The William Hone Biotext
William Hone (1780-1842) arguably did more than any other writer, printer, or publisher to shape British popular print culture in the early decades of the nineteenth century. When Hone entered into public life at about the turn of the century, print culture was still primarily the province of the wealthier upper and emerging middle classes; by the time of Hone's death in 1842, print culture had expanded dramatically to include a "mass reading public" in something resembling the contemporary sense of the term. One of the BioText's founding premises is that Hone himself had a lot to do with this demographic and political shift.
Hone is a significant figure in early nineteenth-century print culture, and the BioText offers several kinds of resources for the study of the man, his publications, and his effects on literary culture more generally. In effect, the BioText is an academic experiment that combines what have traditionally been separate genres of scholarly endeavor—biography, bibliography, and textual editing. In the biographical section readers will discover a brief "ten-minute biography," a chronology of the period, "fragments" of a more extended biography, an index (with selections) of Hone's correspondence, and other such primary and secondary documents. The bibliographical section includes both primary and secondary bibliogaphies of works by, associated with, or about Hone. The section also includes descriptions of the chief Hone archives of primary document repositories both in Britain and the United States. Finally, the etexts section offers a small but growing library of the full texts of Hone's works.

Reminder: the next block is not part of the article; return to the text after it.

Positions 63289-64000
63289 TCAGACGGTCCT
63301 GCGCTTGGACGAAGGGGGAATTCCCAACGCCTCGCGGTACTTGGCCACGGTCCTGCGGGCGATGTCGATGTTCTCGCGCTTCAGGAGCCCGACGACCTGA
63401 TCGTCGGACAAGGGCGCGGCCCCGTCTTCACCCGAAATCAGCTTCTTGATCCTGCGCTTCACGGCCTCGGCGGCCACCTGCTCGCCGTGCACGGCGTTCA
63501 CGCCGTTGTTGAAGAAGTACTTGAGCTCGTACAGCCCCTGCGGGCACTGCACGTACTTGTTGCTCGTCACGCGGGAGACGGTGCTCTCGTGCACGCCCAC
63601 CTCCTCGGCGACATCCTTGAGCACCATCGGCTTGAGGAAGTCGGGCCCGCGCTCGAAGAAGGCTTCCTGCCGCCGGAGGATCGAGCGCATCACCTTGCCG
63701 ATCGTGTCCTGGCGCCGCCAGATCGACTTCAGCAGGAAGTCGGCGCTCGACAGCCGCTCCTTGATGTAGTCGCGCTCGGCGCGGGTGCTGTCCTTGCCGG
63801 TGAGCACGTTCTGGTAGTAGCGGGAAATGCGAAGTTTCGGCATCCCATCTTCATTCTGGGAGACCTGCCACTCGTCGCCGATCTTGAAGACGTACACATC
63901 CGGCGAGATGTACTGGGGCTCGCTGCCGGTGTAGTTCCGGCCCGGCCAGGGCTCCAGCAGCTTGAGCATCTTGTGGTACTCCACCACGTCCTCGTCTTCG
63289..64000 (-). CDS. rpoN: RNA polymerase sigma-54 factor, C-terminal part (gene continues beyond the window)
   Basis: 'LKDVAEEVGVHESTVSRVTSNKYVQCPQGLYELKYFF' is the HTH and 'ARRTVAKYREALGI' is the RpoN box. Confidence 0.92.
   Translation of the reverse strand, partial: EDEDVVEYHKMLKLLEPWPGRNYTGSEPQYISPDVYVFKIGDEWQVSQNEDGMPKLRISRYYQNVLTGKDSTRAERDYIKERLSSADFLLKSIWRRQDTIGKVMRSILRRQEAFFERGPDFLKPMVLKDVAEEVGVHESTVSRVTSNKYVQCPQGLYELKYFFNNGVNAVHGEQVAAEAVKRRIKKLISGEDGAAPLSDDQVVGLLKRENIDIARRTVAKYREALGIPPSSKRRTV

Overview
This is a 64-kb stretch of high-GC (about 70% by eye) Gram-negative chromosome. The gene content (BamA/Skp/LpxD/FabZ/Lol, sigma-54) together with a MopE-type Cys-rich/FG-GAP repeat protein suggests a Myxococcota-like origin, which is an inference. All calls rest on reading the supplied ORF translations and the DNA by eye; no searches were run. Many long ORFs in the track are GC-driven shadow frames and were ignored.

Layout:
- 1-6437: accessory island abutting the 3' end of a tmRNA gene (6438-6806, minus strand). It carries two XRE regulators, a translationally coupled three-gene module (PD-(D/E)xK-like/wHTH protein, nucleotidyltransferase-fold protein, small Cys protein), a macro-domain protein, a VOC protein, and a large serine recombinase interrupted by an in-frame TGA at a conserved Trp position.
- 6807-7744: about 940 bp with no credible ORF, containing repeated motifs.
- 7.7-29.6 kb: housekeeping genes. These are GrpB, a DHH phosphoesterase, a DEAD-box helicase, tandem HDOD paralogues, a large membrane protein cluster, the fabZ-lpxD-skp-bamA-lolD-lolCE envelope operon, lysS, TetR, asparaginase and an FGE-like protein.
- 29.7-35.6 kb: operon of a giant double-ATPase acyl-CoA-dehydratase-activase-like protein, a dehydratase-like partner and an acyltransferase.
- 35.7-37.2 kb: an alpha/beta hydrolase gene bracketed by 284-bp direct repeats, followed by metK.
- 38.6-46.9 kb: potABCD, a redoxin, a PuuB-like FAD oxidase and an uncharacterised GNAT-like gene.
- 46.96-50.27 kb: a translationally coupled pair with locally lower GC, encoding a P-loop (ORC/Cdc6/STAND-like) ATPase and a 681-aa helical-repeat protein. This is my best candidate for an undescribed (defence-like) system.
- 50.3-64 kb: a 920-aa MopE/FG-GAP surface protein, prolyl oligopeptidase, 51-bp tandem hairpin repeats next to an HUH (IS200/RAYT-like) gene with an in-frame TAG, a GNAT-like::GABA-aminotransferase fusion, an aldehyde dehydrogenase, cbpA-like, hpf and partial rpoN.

Different readers will find different paths through the materials presented in the BioText, but I would suggest that visitors who are relatively unfamiliar with Hone begin with the "ten minute biography" which is available both in HTML and in an easily printable four-page PDF. For a more detailed chronological framework complete with links to biographical and bibliographical citations, the Chronology page can serve as a useful starting point for a survey of Hone's "Life and Works." Those who are interested in the initial rationale for a site like the BioText will want to read the introductory "Discursive Hosts" essay.